Passkeys offer an alternative to passwords

A hand coming out from a laptop display, there is a lock on the hand. A small man is holdin a key and opens the lock.

Here we go again! There it is, the link prompting me to click in case of a forgotten password. And needless to say, I have forgotten my password, it is gone with the wind like so many before it. So, I click and can now create a new, equally forgettable password. Am I alone or is there anyone else out there feeling like they are drowning in the multitude of passwords? Passwords are almost innumerable; you need a different one for each website and since writing them down is not an option it is no wonder, we keep forgetting them. Frustrating, is it not?   

” In addition to removing the trouble of remembering passwords, they are also phishing safe. No passwords –no phishing “.

Most would agree that passwords are neither user friendly nor overly secure. And still, they remain the most common form of user authentication. And people struggle. It is hard to create a strong enough password, and to be fair, users get very little guidance on creating complex enough passwords. The advice often given is to use at least eight characters. Eight characters might just as well be 12345678, so it does not offer much help. 

Shot of stressed business woman working from home on laptop looking worried, tired and overwhelmed.

However, there has been some improvement. One option for passwords is multi factor authentication. This offers a more secure way of user authentication, yet it does not eliminate passwords altogether. A password manager is also recommended, and it is probably a great help, especially if you can remember the password for the password manager itself.   

All the fuss with my passwords caused me to investigate the options a bit further. That is how I stumbled upon passkeys.   Passkeys offer an alternative to passwords. They remove some of the responsibility coming with creating a complex enough password.  There are simply no passwords in the passkey method. In addition to removing the trouble of remembering passwords, they are also phishing safe. No passwords –no phishing.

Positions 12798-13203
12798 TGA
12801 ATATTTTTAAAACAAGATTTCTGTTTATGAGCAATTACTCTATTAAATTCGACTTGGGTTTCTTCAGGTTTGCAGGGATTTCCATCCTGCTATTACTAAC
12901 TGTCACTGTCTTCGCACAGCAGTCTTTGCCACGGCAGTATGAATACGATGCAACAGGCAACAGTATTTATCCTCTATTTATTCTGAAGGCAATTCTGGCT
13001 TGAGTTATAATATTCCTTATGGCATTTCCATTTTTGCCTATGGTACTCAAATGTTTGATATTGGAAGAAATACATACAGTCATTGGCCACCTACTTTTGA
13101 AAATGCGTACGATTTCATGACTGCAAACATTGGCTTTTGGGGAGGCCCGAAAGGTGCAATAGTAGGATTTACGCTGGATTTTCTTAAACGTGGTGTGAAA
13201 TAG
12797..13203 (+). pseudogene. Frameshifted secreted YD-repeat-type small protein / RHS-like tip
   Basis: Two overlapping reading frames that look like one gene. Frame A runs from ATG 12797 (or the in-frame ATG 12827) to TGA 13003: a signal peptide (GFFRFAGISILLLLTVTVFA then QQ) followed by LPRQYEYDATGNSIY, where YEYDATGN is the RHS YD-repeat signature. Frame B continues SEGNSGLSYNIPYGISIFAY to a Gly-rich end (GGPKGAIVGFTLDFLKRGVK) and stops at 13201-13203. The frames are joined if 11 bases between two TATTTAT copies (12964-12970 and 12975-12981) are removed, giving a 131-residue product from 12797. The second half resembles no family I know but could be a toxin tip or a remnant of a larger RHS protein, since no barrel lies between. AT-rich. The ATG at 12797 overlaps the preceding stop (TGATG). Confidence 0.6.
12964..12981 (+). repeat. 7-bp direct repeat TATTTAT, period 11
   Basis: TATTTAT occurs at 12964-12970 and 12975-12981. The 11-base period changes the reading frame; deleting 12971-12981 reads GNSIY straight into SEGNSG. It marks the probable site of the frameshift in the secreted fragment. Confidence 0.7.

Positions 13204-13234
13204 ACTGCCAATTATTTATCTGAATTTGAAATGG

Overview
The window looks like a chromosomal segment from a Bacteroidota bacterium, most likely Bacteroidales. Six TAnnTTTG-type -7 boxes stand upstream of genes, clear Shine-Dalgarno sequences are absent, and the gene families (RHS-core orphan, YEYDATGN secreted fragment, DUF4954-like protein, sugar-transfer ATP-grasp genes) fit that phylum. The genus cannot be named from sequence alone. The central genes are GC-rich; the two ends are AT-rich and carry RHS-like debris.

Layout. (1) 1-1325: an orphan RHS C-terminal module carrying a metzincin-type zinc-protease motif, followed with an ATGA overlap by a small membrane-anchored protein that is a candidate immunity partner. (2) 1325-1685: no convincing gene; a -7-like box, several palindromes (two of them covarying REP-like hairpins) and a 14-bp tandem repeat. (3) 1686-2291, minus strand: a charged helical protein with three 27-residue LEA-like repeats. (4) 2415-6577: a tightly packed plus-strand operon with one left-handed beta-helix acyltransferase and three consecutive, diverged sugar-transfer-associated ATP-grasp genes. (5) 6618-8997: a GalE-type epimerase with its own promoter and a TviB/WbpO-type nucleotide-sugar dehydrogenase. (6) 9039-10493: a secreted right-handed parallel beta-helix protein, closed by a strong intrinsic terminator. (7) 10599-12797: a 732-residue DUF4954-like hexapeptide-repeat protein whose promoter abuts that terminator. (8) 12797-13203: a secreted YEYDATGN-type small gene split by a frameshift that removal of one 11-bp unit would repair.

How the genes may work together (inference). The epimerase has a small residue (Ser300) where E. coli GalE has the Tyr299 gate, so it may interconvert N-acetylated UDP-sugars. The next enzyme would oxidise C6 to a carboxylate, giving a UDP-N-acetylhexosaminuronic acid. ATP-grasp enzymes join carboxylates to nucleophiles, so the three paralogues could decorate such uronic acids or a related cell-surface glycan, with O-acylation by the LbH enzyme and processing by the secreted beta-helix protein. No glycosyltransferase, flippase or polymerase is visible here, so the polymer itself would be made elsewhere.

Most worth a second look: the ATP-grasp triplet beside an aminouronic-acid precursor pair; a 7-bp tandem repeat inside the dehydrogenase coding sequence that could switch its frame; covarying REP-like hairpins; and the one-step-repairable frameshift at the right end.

No passwords?

No passwords? Sounds great. How does it work then? Here is what I found out. 

The user does not create a password, instead the website will generate a pair of keys. One of them, the public key, is then stored on the website while the other one, the private key, is stored on the device used for authentication. Both keys are needed to unlock the website. The user will no longer need a password, instead the authentication device will prompt the user to give the unlocking biometrics. Therefore, the authentication device must always be nearby when trying to log in to a website. That is saying: you always need to have your mobile phone on you when trying to log into a site. This offers additional security but may lead to a less smooth user experience.  

What are the risks? There must be at least some. And I am sure there are, but somehow the downsides are not frequently discussed. It is to be kept in mind that security equals money, and money makes the world go around. Hence, companies may not be overly eager to discuss the downsides. 

“Still, a passwordless future seems far away “.

Still, a passwordless future seems far away. Even if passkeys were to be the next way of authentication, passwords will probably stay with us for a long time. Passkeys and passwords will overlap with each other, most websites will offer both solutions. Also, the passwords already created will not be erased. So, the weakness is still there. Furthermore, not all websites offer support for passkey authentication, which might cause further delays in implementing passkey authentication. 

So, we continue to struggle. Maybe the only answer is to educate, educate and educate. Because it is ignorance that makes us weak, and our weakness is what criminals thrive on.  

About the writer

Lena Wadström- Ekblom is an Information Technology Student at Centria University of Applied Science. Currently she is working as a trainee in the SIFIS- home project. She is interested in understanding and improving cybersecurity in our everyday life. 

Lena Wadström- Ekblom at Centria University of Applied Science.